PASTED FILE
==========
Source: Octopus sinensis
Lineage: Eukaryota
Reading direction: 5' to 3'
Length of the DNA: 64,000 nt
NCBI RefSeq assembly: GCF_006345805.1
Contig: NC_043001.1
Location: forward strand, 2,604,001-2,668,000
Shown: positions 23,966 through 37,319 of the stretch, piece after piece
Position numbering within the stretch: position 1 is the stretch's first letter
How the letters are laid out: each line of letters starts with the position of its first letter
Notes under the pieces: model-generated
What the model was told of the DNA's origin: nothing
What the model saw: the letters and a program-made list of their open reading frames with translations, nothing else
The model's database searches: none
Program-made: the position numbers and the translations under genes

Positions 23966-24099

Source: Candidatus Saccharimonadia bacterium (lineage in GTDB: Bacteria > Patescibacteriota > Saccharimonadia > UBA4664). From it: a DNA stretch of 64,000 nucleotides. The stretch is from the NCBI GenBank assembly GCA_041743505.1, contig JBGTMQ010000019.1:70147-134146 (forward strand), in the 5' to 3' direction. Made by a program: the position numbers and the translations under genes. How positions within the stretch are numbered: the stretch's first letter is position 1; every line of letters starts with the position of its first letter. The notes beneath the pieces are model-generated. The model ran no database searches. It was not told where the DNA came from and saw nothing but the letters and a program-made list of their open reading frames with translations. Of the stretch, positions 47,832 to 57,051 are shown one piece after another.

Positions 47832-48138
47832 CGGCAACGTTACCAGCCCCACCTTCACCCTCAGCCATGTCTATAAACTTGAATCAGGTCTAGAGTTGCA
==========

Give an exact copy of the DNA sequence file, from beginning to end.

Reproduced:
Source: Octopus sinensis
Lineage: Eukaryota
Reading direction: 5' to 3'
Length of the DNA: 64,000 nt
NCBI RefSeq assembly: GCF_006345805.1
Contig: NC_043001.1
Location: forward strand, 2,604,001-2,668,000
Shown: positions 23,966 through 37,319 of the stretch, piece after piece
Position numbering within the stretch: position 1 is the stretch's first letter
How the letters are laid out: each line of letters starts with the position of its first letter
Notes under the pieces: model-generated
What the model was told of the DNA's origin: nothing
What the model saw: the letters and a program-made list of their open reading frames with translations, nothing else
The model's database searches: none
Program-made: the position numbers and the translations under genes

Positions 23966-24099

Source: Candidatus Saccharimonadia bacterium (lineage in GTDB: Bacteria > Patescibacteriota > Saccharimonadia > UBA4664). From it: a DNA stretch of 64,000 nucleotides. The stretch is from the NCBI GenBank assembly GCA_041743505.1, contig JBGTMQ010000019.1:70147-134146 (forward strand), in the 5' to 3' direction. Made by a program: the position numbers and the translations under genes. How positions within the stretch are numbered: the stretch's first letter is position 1; every line of letters starts with the position of its first letter. The notes beneath the pieces are model-generated. The model ran no database searches. It was not told where the DNA came from and saw nothing but the letters and a program-made list of their open reading frames with translations. Of the stretch, positions 47,832 to 57,051 are shown one piece after another.

Positions 47832-48138
47832 CGGCAACGTTACCAGCCCCACCTTCACCCTCAGCCATGTCTATAAACTTGAATCAGGTCTAGAGTTGCA